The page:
SANEWS.GOV / 19 FEBRUARY 2020 - 13.11 / STAFF REPORTER
Agriculture, Land Reform and Rural Development Minister Thoko Didiza says government has, since July last year, released about 100 parcels of land to be used for restitution and farming purposes.
Didiza said this when she participated on the first day of the debate on President Cyril Ramaphosa’s State of the Nation Address during a joint sitting of Parliament, in the National Assembly, on Tuesday.
She said this not long after the Presidential Land Advisory Panel’s recommendations implored government to urgently deal with land tenure and restitution to ensure security of tenure for millions of people on traditional land of the country.
“Mr President, in your State of the Nation Address in June 2019, you committed government in the medium term to identify and release public land that is suitable for smart urban settlement and for farming.
“Six months into this sixth administration, the following has been achieved: 14 000 hectares have been identified and released for human settlements, 100 parcels have been released for restitution purposes, 44 000 of these have been transferred to communities … in Gauteng, KwaZulu-Natal, Limpopo and Western Cape.”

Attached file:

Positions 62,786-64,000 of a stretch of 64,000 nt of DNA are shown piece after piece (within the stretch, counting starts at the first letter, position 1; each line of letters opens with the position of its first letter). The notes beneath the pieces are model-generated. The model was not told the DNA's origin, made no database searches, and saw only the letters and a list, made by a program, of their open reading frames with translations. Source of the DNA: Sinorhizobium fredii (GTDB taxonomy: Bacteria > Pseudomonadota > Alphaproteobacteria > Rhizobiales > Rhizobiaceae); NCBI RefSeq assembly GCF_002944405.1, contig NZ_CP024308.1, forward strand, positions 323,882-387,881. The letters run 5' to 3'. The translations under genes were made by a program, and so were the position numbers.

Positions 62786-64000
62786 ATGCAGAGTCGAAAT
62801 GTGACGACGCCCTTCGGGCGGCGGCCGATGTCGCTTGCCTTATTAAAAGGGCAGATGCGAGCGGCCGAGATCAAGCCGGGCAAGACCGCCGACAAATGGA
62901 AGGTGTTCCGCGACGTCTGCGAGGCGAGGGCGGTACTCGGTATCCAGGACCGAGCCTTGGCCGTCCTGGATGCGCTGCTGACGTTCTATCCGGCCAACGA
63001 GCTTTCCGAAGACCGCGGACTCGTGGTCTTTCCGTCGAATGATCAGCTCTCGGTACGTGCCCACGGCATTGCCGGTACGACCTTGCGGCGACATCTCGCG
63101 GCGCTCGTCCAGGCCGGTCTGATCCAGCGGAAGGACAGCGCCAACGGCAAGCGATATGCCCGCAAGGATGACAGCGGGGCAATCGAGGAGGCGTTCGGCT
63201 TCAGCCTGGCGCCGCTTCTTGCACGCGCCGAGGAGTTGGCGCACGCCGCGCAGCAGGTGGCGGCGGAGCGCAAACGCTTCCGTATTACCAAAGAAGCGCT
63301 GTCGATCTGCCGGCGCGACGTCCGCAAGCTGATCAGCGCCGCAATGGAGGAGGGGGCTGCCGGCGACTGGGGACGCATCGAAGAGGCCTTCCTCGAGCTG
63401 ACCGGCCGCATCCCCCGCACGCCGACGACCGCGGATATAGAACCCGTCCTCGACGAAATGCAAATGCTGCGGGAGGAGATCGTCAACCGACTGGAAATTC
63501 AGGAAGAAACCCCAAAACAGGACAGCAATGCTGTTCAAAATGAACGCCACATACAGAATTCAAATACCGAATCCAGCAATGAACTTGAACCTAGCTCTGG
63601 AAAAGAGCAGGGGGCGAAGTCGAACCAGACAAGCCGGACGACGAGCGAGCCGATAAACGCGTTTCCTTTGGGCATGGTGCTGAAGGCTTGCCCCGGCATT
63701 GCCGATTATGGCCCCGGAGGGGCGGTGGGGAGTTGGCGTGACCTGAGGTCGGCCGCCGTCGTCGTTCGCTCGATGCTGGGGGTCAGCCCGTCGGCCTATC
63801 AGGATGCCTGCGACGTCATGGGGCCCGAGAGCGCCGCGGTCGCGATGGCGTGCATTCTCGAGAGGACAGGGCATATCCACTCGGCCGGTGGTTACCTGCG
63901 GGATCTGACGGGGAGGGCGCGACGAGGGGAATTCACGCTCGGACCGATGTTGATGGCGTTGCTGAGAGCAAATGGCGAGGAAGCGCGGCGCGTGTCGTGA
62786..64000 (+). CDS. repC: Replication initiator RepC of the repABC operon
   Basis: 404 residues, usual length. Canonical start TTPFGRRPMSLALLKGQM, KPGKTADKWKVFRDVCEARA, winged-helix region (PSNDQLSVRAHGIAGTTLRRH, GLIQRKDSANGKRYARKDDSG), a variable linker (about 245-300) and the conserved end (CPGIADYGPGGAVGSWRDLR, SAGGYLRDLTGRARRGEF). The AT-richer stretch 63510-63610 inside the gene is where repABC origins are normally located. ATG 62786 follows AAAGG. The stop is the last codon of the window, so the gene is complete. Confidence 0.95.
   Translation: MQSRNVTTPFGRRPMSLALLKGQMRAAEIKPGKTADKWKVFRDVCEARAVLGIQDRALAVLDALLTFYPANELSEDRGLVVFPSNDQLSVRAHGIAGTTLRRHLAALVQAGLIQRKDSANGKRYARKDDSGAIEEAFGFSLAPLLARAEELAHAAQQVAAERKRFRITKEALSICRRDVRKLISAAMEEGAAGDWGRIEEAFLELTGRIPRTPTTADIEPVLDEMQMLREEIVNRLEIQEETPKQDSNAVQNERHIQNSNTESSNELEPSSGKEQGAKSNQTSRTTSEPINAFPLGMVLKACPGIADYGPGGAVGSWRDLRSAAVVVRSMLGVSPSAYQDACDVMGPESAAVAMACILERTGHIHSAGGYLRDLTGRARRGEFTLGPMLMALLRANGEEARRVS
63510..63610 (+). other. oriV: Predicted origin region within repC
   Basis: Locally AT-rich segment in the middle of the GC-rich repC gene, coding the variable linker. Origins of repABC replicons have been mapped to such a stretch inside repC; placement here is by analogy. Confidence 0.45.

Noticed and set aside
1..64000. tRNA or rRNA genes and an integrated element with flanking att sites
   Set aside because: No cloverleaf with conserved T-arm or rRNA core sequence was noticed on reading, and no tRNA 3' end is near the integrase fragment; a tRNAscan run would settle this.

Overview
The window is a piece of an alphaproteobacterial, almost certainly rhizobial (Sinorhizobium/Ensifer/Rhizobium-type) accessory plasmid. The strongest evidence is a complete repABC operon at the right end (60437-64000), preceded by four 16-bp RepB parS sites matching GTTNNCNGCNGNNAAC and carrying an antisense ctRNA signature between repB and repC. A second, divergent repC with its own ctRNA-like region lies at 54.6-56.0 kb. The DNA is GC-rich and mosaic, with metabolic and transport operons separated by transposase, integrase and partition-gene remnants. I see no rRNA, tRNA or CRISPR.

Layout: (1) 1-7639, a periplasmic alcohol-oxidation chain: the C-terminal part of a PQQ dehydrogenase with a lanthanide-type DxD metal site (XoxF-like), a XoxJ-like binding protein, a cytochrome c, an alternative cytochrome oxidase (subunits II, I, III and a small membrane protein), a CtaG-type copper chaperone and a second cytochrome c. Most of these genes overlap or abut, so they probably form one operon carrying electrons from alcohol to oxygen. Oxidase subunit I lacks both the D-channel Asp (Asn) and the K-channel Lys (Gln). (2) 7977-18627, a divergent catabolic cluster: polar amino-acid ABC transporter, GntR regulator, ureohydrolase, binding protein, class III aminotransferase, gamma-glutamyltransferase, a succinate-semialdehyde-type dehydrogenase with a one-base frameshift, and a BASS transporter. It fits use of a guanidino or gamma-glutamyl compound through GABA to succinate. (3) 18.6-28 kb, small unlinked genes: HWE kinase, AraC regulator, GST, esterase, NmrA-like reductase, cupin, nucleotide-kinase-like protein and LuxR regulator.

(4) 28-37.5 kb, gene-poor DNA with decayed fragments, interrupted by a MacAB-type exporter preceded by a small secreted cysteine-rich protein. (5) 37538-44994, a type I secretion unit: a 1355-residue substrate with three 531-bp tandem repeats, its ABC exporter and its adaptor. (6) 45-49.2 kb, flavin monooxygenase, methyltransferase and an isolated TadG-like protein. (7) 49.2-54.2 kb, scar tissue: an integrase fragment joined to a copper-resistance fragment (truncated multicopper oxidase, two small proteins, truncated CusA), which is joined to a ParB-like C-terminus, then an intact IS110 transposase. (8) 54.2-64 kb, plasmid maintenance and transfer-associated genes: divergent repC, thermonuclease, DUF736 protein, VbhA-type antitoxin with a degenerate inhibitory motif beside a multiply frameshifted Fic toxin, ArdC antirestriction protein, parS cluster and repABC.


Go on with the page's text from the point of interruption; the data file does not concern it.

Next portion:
Didiza also said that 1.3 million hectares of agricultural land has been identified and is ready for allocation.
Out of these, 300 000 hectares will be used for the settlement of restitution claims, while 700 000 hectares of these will be allocated to women, youth, people with disabilities and those who have been farming on communal land.”
Developing a new farmer for the future
The Minister said, meanwhile, that agriculture, as an economic sector, is dependent on, among others, land to thrive.
He said that the use of land will require that government does not only give access to land, but support to those who enter into the agricultural economy with training, finance, water, research, mechanization and infrastructure.
“Given the challenges of climate change, we need to ensure that our farming system is consistent with this reality. Thinking about the future, we need to build a new cohort of farmers.
“The current training that we are undertaking through NARYSEC and the agricultural colleges of 1000 young people from the three districts that have been identified as pilots for the district development model working with the Department of COGTA will contribute towards the development of new farmers.
“In addition to these, we have maximized the use of our international exchange programme by sending young people for training in critical agricultural skills.”
Disclaimer - The views expressed here are not necessarily those of the BEE CHAMBER